The microfinance community has given a commitment to reach 100 million of the poorest people throughout the world by 2005. “Poorest” in this context has been defined in economic terms as the number of individuals living below the ‘$1 a day’ poverty line (Microcredit Summit Campaign 2002).
The Millennium Development Goals have posed additional challenges to microfinance organisations (MFOs), as poverty eradication targets have been set according to improvements in a broad selection of welfare indicators (Littlefield, Morduch and Hashemi 2003). Increasingly, donor resources are being channelled to meet international poverty eradication targets. This has placed MFOs under pressure to substantiate claims about levels of poverty outreach and positive improvements in client well-being. The effectiveness of such impact monitoring is contingent upon the quality and availability of empirical data.
Until recently, there has been a paucity of simple instruments that could collect information on client well-being reliably and at low cost (Morduch 1999). However, concerted efforts have been made to improve the quality of poverty assessments in the microfinance sector. Methods include external poverty assessments, an example being the Poverty Assessment Tool (Zeller et al. 2001). In addition, MFOs have developed internal poverty monitoring and targeting instruments including a Participatory Wealth Ranking (PWR) and the Housing Index (Simanowitz 2000). However, opportunities to aggregate the poverty profiles of clients generated by local level poverty assessments remain limited. Both external poverty assessments and internal organisational poverty measures are relative measures of poverty, comparing the well-being of clients to non-clients. Most of these instruments measure broad dimensions of poverty based upon a basket of locally specific indicators and they seldom incorporate money metric measures. This prevents comparison with national or international poverty profiles.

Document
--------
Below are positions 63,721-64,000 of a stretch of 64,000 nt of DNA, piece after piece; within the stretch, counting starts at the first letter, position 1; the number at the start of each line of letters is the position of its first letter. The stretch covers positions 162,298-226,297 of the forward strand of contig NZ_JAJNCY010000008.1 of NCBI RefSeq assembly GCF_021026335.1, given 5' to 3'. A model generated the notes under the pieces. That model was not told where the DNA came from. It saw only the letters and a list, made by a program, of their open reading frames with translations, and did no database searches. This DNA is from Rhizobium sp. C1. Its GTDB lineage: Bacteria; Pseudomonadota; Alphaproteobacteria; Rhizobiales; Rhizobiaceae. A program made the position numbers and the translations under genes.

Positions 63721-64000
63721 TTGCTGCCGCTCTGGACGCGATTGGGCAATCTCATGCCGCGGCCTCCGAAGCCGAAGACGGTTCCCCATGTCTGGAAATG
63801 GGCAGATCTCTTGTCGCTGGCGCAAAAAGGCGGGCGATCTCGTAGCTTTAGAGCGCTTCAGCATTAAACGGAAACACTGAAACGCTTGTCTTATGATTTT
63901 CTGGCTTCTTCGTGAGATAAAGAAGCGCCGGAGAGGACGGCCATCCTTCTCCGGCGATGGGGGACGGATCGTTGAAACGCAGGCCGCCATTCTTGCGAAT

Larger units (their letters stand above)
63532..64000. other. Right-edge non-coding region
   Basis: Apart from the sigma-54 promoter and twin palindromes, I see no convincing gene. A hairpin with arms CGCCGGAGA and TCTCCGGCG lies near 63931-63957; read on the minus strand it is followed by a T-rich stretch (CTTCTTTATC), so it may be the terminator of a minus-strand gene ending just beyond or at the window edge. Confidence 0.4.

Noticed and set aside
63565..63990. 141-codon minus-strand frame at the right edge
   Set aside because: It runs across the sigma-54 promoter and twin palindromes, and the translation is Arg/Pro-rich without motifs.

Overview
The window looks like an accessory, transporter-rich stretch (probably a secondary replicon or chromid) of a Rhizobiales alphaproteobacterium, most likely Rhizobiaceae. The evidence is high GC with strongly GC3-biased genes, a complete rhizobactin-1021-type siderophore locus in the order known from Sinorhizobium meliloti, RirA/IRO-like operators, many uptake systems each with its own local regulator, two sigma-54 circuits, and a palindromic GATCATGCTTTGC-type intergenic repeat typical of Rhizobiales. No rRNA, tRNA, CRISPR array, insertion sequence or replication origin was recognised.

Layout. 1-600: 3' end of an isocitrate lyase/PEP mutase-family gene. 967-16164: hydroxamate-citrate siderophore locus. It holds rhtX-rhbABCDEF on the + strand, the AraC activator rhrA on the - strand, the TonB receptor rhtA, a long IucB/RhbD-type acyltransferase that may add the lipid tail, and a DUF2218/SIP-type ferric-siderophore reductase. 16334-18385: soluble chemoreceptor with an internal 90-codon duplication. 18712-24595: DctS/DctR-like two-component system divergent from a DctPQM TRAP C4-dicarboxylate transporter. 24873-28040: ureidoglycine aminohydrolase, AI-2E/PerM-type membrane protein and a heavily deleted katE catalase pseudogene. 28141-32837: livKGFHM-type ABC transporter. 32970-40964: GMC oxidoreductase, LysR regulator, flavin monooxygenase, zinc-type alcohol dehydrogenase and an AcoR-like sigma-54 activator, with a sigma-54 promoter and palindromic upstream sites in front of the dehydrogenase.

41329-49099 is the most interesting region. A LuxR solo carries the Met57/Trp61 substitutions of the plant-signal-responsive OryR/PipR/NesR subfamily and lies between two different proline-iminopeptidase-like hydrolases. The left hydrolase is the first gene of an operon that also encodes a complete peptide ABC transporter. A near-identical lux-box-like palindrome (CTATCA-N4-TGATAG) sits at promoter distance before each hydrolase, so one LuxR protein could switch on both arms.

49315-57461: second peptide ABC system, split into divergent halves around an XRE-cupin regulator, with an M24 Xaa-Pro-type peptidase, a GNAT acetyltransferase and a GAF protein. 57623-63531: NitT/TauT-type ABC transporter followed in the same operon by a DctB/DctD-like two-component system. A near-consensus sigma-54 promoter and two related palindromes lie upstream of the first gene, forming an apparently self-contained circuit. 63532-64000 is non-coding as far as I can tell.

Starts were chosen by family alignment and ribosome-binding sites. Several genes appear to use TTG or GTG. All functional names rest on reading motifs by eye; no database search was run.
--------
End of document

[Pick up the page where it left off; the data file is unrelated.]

In an attempt to find a solution to this limitation, this article has three objectives: firstly to evaluate the reliability of local relational poverty assessments; secondly to identify indicators that are relevant to both local and national contexts, therefore enabling both relational and absolute poverty measurement to take place; and third to match local poverty assessments to national and international absolute poverty measures. This research uses data previously gathered at the Small Enterprise Foundation (SEF), an MFO in the Limpopo Province of South Africa, using PWR. In addition, an independent survey using the Poverty Assessment Tool (PAT) was conducted in October 2000 in which relative poverty scores were added which was matched to the PWR poverty scores (van de Ruit et al. 2001). Finally, absolute poverty levels of households with similar scores have been estimated using a national Income and Expenditure Survey (IES), also conducted in October 2000.
This article comes from the IDS Bulletin 34.4 (2003) 2. Triangulating Qualitative and Quantitative Approaches to the Measurement of Poverty: A Case Study in Limpopo Province, South Africa